Though they are certainly related, I think that a person's sense of life is a deeper, even more fundamental issue than self-esteem. Self-esteem is primarily based on one's psycho-epistemology, whereas sense of life can be and often is even broader, being a metaphysical estimate beyond just that (most important) aspect of oneself.

And I'd say that my sense of life toward others and the world generally has only gotten more positive as a result.

Yes, a sense of life need not be set in stone from early years to death, and it is always wonderful to find people who work on psychological and philosophical integration leading to a better unity between their metaphysical emotional core and their conscious convictions. I congratulate you on any sense fo life achievement.

However -- and again this is only based on my observations, though those observations do span more than four decades of getting to know many Objectivists -- I think that over the course of their lives most Objectivists only effect a sense of life change within a relatively narrow range. Expanding one's knowledge and feeling better about one's understanding and ability is not necessarily the same as changing one's sense of life.

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He certainly greatly valued his own intellect, but he rarely saw the same in others and had no expectations of doing so. The depth of his malevolence was very substantial, but he was as much of a firsthander as one could be with such a metaphysical estimate.

I think this speaks to what I've been trying to convey. My original thought was that there has to be some component or aspect of one's sense of life that is positive in order to be attracted to Objectivism. The person you describe had that, despite his deep and generalized malevolence toward others and the world.

Though they are certainly related, I think that a person's sense of life is a deeper, even more fundamental issue than self-esteem. Self-esteem is primarily based on one's psycho-epistemology, whereas sense of life can be and often is even broader, being a metaphysical estimate beyond just that (most important) aspect of oneself.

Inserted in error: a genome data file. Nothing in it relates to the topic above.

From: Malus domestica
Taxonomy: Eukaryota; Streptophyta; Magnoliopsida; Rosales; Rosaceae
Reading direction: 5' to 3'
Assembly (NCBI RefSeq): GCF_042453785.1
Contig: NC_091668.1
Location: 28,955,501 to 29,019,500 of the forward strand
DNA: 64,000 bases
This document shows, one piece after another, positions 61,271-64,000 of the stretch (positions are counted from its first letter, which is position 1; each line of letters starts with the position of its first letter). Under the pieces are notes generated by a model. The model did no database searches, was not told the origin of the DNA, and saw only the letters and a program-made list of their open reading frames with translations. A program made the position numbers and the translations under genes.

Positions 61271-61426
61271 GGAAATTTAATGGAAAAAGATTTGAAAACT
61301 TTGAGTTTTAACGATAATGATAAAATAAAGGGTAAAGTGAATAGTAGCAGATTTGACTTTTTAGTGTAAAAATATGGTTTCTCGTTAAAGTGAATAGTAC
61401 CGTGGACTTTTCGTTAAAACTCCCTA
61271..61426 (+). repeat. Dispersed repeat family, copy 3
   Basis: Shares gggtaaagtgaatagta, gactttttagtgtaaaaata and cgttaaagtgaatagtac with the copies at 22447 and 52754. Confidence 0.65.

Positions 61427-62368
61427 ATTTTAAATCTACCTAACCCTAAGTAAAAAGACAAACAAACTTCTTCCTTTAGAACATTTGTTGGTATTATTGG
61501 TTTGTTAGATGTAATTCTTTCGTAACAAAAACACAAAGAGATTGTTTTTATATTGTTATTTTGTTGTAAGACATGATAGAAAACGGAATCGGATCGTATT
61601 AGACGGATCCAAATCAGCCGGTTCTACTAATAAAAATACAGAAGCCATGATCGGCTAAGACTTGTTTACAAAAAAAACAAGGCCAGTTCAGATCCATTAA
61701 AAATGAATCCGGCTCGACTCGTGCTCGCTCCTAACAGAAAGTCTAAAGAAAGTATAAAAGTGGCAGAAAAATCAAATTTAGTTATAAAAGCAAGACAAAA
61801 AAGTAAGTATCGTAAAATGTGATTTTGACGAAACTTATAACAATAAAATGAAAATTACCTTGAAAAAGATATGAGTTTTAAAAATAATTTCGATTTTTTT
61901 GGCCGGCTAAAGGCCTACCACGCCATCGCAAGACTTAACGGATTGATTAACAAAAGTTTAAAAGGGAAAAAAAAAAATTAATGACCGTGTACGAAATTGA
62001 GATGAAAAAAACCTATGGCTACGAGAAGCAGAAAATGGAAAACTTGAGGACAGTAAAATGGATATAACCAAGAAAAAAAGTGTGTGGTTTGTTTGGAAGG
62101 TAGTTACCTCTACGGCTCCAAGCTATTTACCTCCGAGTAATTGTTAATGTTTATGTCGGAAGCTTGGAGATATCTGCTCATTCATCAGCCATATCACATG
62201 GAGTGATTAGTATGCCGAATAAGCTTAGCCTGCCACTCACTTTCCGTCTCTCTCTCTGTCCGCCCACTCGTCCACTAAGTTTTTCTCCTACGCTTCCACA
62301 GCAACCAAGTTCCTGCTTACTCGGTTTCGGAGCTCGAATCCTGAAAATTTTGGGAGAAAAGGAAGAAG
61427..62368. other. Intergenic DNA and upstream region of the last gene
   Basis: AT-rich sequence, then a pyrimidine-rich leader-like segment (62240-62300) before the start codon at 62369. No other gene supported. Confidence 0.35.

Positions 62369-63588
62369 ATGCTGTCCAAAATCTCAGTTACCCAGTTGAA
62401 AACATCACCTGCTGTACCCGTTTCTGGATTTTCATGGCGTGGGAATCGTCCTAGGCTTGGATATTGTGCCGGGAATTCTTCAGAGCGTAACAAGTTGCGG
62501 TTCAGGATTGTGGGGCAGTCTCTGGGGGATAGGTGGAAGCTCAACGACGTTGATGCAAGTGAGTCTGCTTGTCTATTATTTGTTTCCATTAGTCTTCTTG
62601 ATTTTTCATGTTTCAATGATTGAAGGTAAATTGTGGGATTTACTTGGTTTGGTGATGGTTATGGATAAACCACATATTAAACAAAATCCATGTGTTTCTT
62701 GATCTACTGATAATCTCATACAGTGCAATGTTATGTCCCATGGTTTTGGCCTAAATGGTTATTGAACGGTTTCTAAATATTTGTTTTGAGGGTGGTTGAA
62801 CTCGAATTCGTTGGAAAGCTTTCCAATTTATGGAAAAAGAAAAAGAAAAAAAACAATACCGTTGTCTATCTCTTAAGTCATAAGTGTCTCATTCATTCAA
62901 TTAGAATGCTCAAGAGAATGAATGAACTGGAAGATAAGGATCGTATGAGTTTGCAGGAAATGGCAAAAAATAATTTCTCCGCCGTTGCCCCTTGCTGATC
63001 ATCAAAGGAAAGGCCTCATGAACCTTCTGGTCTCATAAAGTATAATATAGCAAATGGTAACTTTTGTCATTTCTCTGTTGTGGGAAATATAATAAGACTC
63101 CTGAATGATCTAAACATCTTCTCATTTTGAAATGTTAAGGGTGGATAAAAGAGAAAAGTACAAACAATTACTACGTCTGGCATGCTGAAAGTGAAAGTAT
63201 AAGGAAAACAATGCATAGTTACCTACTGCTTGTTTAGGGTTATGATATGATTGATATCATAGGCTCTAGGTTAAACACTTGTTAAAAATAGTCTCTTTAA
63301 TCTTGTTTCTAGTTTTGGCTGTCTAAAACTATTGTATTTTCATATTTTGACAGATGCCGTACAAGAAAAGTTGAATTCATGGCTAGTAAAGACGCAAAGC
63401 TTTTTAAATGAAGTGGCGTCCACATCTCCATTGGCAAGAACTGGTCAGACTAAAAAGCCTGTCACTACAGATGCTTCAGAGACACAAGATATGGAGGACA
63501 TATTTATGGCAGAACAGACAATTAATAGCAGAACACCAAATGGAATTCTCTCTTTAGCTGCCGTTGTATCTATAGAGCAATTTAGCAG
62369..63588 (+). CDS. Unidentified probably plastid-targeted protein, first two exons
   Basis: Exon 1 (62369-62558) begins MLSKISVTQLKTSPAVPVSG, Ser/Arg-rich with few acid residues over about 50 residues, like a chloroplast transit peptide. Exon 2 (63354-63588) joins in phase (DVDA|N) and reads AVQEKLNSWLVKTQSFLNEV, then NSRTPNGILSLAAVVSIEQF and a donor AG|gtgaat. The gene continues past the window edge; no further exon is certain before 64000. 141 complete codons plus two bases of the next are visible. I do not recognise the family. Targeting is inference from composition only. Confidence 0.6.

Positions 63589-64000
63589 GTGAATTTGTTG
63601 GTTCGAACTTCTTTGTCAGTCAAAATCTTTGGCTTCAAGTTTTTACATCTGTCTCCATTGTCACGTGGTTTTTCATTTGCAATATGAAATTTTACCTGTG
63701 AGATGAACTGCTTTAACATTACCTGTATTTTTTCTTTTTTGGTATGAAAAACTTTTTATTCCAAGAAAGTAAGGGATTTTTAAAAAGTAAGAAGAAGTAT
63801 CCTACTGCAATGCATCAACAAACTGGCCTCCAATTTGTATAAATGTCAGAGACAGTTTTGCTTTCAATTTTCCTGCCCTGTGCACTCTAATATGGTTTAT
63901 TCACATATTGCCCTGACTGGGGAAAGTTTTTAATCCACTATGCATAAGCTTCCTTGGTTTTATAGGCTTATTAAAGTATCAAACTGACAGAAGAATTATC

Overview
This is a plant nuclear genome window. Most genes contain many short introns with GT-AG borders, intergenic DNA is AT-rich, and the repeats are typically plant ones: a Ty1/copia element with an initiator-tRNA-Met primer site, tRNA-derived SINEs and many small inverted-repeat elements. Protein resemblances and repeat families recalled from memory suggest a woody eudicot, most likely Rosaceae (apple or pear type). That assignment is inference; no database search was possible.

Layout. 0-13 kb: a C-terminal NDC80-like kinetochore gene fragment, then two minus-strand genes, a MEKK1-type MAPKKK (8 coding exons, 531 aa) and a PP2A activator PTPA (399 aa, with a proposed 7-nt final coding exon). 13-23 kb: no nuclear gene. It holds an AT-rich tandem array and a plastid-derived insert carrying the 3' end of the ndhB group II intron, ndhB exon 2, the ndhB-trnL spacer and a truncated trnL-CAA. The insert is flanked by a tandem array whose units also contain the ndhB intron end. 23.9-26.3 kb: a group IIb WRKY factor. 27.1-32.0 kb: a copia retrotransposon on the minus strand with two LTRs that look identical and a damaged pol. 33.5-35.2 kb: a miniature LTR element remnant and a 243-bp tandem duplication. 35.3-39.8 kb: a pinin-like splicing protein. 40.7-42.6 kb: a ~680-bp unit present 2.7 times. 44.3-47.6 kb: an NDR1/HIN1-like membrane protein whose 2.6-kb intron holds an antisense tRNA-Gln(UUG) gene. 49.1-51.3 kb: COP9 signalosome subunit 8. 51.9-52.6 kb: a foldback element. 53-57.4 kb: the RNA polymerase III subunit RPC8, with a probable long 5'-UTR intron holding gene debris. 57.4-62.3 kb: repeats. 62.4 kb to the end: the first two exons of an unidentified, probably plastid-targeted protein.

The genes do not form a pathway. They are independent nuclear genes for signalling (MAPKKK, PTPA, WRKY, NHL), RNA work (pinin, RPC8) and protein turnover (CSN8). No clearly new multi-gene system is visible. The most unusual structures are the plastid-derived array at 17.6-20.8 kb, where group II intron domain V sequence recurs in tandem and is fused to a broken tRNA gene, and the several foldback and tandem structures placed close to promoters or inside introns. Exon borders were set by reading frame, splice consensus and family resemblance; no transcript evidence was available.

I certainly agree with this. I was focused on self-concept and self-esteem in the context of the discussion of subdivisions of sense of life. That one can subdivide sense of life speaks to the fact that, taken as a whole, sense of life is much broader and deeper. Still, to the extent one can assign weights or values to each component, I'd say that self-concept is a "prime mover," if you will.

I congratulate you on any sense fo life achievement.

Thanks!

However -- and again this is only based on my observations, though those observations do span more than four decades of getting to know many Objectivists -- I think that over the course of their lives most Objectivists only effect a sense of life change within a relatively narrow range.

I certainly trust your observations regarding Objectivists much more than mine, Stephen! And just to tie this back to some of the original discussion on this thread, let me say thanks to all of you who have been a part of Objectivism from it's public beginning. You have paved paths for me and so many others. Again, thank you.

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People who may be religious but are fundamentally rational in their everyday lives often prove to be Good Objectivist Material. I know. I've "converted" quite a few.

These are people who are valuers and they cling to religion because they think it is their only way to defend their values against nihilism and moral relativism. Once you show them that their values can be justified on a solid, secular, factual basis instead of the shaky foundation of faith, you can win them over completely.

As a good example of this type of person Pre-Objectivism I could not agree more. I had stopped going to church 3 years before, read the ideas of the Founding Fathers and considered myself a deist/agnostic "Classical Liberal". I knew religion wasn't the answer, but I simply didn't know how to defend myself rationally against moral relativism even though I understood how wrong it was in practice, and that really bothered me.